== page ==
CSX (NYSE: CSX) reported its Q3 results last week, with revenues falling below and earnings meeting the street estimates. However, we believe that CSX stock has ample room for growth, as discussed below. The company reported revenue of $3.6 billion, reflecting an 8% fall from the prior year period and slightly below the $3.7 billion street estimate. Its earnings of $0.42 per share were down 19% y-o-y and aligned with the consensus estimate. In this note, we discuss CSX’s stock performance, key takeaways from its recent results, and valuation.
CSX stock has seen little change, moving slightly from levels of $30 in early January 2021 to around $30 now, vs. an increase of about 15% for the S&P 500 over this roughly 3-year period. Overall, the performance of CSX stock with respect to the index has been lackluster. Returns for the stock were 24% in 2021, -18% in 2022, and -4% in 2023 (YTD). In comparison, returns for the S&P 500 have been 27% in 2021, -19% in 2022, and 11% in 2023 (YTD) – indicating that CSX underperformed the S&P in 2021 and 2023.
In fact, consistently beating the S&P 500 – in good times and bad – has been difficult over recent years for individual stocks; for heavyweights in the Industrials sector, including UPS, CAT, and UNP, and even for the megacap stars GOOG, TSLA, and MSFT.
In contrast, the Trefis High Quality (HQ) Portfolio, with a collection of 30 stocks, has outperformed the S&P 500 each year over the same period. Why is that? As a group, HQ Portfolio stocks provided better returns with less risk versus the benchmark index, less of a roller-coaster ride, as evident in HQ Portfolio performance metrics.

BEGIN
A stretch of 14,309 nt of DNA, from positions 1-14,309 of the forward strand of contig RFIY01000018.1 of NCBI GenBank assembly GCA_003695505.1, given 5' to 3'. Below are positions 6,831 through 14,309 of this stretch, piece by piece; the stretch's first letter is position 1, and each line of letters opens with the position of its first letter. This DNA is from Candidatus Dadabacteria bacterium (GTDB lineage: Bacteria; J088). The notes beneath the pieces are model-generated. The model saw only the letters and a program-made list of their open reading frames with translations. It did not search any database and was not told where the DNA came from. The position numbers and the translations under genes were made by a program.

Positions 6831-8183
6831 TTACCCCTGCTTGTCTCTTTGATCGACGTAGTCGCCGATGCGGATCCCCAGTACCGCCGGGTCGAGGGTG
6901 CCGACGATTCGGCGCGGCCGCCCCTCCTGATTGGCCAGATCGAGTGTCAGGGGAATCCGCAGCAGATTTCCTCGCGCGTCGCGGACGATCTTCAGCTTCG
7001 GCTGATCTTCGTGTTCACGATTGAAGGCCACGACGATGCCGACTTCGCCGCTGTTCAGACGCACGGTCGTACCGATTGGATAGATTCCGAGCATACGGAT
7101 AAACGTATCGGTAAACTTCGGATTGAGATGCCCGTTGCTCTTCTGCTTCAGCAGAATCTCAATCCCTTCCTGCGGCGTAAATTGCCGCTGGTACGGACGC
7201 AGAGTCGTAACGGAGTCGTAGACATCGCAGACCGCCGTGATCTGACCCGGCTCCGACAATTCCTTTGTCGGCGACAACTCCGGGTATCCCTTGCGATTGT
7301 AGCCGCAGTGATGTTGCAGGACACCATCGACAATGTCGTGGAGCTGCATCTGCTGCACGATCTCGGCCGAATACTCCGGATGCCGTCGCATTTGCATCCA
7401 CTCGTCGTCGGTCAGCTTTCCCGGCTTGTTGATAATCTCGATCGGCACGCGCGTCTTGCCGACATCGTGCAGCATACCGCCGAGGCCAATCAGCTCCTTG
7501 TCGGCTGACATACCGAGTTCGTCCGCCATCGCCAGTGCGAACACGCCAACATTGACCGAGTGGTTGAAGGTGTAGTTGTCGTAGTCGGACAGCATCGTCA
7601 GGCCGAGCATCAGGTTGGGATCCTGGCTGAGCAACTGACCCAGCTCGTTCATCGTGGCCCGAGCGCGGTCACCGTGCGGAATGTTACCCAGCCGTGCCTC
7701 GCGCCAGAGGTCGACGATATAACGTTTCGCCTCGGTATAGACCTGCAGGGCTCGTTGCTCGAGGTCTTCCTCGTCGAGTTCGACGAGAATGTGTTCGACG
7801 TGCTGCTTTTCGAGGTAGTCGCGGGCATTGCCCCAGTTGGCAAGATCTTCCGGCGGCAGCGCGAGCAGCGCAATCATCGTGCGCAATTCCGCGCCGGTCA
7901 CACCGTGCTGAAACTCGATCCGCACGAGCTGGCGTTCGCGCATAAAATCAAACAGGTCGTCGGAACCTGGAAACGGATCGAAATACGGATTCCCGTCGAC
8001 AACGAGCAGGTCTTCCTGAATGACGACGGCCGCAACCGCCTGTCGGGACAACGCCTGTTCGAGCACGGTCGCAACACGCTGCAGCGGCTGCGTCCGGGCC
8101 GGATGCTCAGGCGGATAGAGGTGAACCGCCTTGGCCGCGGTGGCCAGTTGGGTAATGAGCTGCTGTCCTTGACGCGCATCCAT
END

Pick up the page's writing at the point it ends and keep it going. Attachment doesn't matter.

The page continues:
Given the current uncertain macroeconomic environment with high oil prices and elevated interest rates, could CSX face a similar situation as it did in 2021 and 2023 and underperform the S&P over the next 12 months – or will it see a strong jump? From a valuation perspective, CSX stock looks like it has ample room for growth. We estimate CSX’s Valuation to be $35 per share, reflecting a 20% upside from its current levels near $30. Our forecast is based on a 19x P/E multiple for CSX and expected earnings of $1.83 per share for the full year 2023, compared to the last four-year average P/E multiple of 18x.
CSX’s revenue of $3.6 billion in Q3 was down 8% y-o-y, partly due to lower fuel surcharges and intermodal demand. Overall volume was down 2%, while the average revenue per unit fell 6% during the quarter. All segments saw a y-o-y decline in revenues, with intermodal leading the fall, down 14%. The company saw its operating ratio deteriorate by 430 bps y-o-y to 63.8%. Higher revenues and margin contraction led to a 19% y-o-y rise in the bottom line to $0.42 per share in Q3’23.
CSX stock is trading at 4.1x sales compared to the last five-year average of 5.0x, implying ample room for growth. We believe investors will likely be better off buying CSX for robust gains in the long run. However, fears of a potential recession and its impact on the railroad business remain a key risk factor for CSX’s near-term growth.
While CSX stock looks like it can see higher levels, it is helpful to see how CSX’s Peers fare on metrics that matter. You will find other valuable comparisons for companies across industries at Peer Comparisons.
|S&P 500 Return||-1%||11%||90%|
|Trefis Reinforced Value Portfolio||-3%||20%||516%|
 Month-to-date and year-to-date as of 10/25/2023
 Cumulative total returns since the end of 2016